Mountaineer O-line still a work in progress
MORGANTOWN, W.Va. - It's an easy thing to point to when a football team's offense isn't playing well.
Blame the offensive line.
Trouble running the ball? The line isn't opening holes.
Difficulty passing? The quarterback is being harassed, the receivers don't have time to run their routes and both can be pinned on the line.
Shoot, even if a team is moving the ball but can't get out of its own way because of penalties, what are the most frequently called offensive fouls? That's right, holding and illegal procedure, more often than not by linemen.
But while it's an easy an all-encompassing excuse, often times it's true. And how true it is regarding West Virginia's struggling offense is perhaps a matter for debate.
"It's like everything else with our football team,'' Dana Holgorsen said in regard to his team's offensive line play. "The consistency's not winning football.''
Eight games into the season, West Virginia's offense can point to all of the above as faults. The Mountaineers aren't running the ball well (89th in the country), throwing it well (100th in pass efficiency and 102nd in completion percentage), converting third downs (111th), holding on to the ball (112th in turnovers) and the team as a whole is 77th in penalty yards.
Would better offensive line play help? There's no question it would, and perhaps the Mountaineers are making progress.
It's been slow progress, though.
"We have been improving up front,'' Holgorsen said. "Quinton Spain played the best game he's ever played [last week at Kansas State]. Pat Eger continues to get better. His first 16-17 snaps were really good and then he went down.''
Indeed, injuries have played a part in the problems up front. Eger went down early in the Kansas State game and didn't return. He's questionable this week against TCU. Spain also went down briefly last week, but returned. Adam Pankey, who was being counted on to help this season, missed much of the first half of the season after knee surgery last winter.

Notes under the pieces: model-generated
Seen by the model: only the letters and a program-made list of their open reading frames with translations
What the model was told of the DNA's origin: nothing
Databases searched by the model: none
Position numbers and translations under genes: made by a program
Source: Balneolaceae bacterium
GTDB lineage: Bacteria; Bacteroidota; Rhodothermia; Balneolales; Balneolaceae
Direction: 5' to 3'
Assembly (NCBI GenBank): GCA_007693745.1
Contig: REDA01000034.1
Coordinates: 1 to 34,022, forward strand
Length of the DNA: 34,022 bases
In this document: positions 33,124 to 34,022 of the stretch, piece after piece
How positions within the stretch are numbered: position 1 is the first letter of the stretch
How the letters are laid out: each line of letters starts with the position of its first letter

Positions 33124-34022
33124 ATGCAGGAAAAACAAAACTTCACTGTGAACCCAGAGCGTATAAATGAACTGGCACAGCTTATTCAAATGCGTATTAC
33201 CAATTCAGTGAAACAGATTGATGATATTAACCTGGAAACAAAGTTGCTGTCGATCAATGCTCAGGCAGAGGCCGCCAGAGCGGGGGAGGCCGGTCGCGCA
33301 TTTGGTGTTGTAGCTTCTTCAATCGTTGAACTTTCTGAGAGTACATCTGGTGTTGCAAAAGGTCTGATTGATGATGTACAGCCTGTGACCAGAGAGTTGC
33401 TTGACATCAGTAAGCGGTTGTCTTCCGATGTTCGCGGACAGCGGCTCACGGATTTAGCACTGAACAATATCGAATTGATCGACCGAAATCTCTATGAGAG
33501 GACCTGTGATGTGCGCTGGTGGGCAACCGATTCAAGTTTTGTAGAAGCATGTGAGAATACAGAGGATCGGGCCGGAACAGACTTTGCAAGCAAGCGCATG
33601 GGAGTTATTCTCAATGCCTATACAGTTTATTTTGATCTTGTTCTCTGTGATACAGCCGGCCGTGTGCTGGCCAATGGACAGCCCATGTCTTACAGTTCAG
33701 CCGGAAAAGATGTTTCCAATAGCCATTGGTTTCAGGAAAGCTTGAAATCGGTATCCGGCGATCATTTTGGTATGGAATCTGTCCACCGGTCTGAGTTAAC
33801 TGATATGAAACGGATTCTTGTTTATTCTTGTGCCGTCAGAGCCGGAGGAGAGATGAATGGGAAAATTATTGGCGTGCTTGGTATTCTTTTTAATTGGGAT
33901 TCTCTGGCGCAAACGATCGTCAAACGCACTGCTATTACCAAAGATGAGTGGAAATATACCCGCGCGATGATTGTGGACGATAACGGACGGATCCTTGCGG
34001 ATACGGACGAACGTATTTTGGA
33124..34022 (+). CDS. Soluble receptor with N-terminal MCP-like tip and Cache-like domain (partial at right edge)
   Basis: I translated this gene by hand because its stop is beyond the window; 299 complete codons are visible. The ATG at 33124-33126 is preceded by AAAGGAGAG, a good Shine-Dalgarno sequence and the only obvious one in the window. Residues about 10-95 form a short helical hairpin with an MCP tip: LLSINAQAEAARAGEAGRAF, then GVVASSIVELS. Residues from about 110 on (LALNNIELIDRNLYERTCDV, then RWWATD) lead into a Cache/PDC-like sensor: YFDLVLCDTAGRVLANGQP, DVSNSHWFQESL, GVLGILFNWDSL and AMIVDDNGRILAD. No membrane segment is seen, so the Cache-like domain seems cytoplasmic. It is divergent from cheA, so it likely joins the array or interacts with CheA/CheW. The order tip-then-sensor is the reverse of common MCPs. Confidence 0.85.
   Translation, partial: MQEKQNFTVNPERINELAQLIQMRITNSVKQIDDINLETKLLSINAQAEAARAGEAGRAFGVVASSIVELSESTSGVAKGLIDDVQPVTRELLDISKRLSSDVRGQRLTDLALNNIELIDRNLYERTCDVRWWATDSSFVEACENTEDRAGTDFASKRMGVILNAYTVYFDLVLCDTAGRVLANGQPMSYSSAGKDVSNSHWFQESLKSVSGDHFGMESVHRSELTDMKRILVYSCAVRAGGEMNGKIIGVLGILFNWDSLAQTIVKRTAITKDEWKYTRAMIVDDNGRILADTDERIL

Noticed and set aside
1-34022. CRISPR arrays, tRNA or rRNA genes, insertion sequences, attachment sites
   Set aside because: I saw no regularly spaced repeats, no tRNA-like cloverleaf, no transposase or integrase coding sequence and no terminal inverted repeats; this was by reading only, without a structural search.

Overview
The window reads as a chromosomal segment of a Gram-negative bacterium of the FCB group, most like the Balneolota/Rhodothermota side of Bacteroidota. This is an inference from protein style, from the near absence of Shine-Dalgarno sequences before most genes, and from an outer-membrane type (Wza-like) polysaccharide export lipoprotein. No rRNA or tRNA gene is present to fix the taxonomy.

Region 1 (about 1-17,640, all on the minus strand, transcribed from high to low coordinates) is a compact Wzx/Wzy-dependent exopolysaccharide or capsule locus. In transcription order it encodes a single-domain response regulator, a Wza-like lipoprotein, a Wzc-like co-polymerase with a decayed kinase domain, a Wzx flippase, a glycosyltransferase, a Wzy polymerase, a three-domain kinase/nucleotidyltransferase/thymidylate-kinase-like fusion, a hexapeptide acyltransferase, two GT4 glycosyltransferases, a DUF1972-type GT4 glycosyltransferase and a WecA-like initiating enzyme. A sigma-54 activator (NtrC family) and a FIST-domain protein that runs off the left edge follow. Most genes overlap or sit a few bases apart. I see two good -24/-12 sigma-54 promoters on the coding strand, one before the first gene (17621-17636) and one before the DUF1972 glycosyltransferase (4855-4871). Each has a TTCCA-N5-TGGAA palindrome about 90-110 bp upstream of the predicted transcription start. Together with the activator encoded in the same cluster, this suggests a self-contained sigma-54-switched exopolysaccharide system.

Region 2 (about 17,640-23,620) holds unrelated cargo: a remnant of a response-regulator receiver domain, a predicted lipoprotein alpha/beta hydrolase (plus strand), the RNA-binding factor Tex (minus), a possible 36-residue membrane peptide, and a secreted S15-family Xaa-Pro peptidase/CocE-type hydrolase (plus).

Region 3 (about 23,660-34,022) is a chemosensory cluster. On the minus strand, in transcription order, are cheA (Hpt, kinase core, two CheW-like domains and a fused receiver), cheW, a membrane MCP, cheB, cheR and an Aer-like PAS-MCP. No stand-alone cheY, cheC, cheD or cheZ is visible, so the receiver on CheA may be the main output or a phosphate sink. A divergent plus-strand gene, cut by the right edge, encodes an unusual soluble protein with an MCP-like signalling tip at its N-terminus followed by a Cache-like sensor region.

The bottom line is that the season to date has consisted of a lot of experimentation. The middle of the line - both guards and the center - had to be replaced and Holgorsen went with Tyler Orlosky in the middle and Marquis Lucas and Mark Glowinski at the guards, all playing for the first time. Only Glowinski has remained a consistent starter with Eger replacing Orlosky and Spain moving from tackle to guard in place of Lucas.
Curtis Feigt has started every game at right tackle, but when Spain was moved to guard, Nick Kindler took over at left tackle. Now Orlosky - who didn't even play two games after being replaced by Eger - is back in the mix because of Eger's injury, and Pankey continues to work himself back into playing form after his long layoff.
In other words, it's still a work in progress.
"Orlosky, Pankey, Marquise are young. They're going to keep improving,'' Holgorsen said. "In my opinion, [Curtis] Feigt and [Nick] Kindler need to get better. I think they took just a small step back last week and they know that and their challenge is to get out there and get better this week.''
Spain's performance against Kansas State was, of course, a bright spot. Long considered the lineman with the most potential, the 6-foot-5, 335-pound junior has not always lived up to the billing.
"He played physical and he played tough on every snap,'' first-year line coach Ron Crook said. "Now he has to be consistent and do that on every snap in every game.''
If he and the rest of the line do that, there seems little doubt things will improve. No, West Virginia isn't set everywhere else. The receivers are still inconsistent, the running backs seem to play in spurts and the quarterback situation has been a mess all year.
But at least some of that can be helped - or perhaps disguised - by better line play.
"You can have average receivers if you have a great offensive line,'' Holgorsen said. "I feel differently about the quarterback position. You need good quarterback play regardless if you have a good offensive line or a bad offensive line. The good quarterbacks can bail out a bad offensive line at times. I don't know if a great offensive line can bail out a bad quarterback.''
It would be interesting, though, to see what the offense could accomplish with some solid play up front. It could be one of the most important aspects involved as the Mountaineers attempt to win three of their last four games and become bowl eligible.
"It's still inconsistent. They're still learning to play together and still improving," Holgorsen said. "I am pleased with their effort and their attitude and their will to get better and continuously try to improve.''
Reach Dave Hickman at 304-348-1734 or firstname.lastname@example.org or follow him at Twitter.com/dphickman1.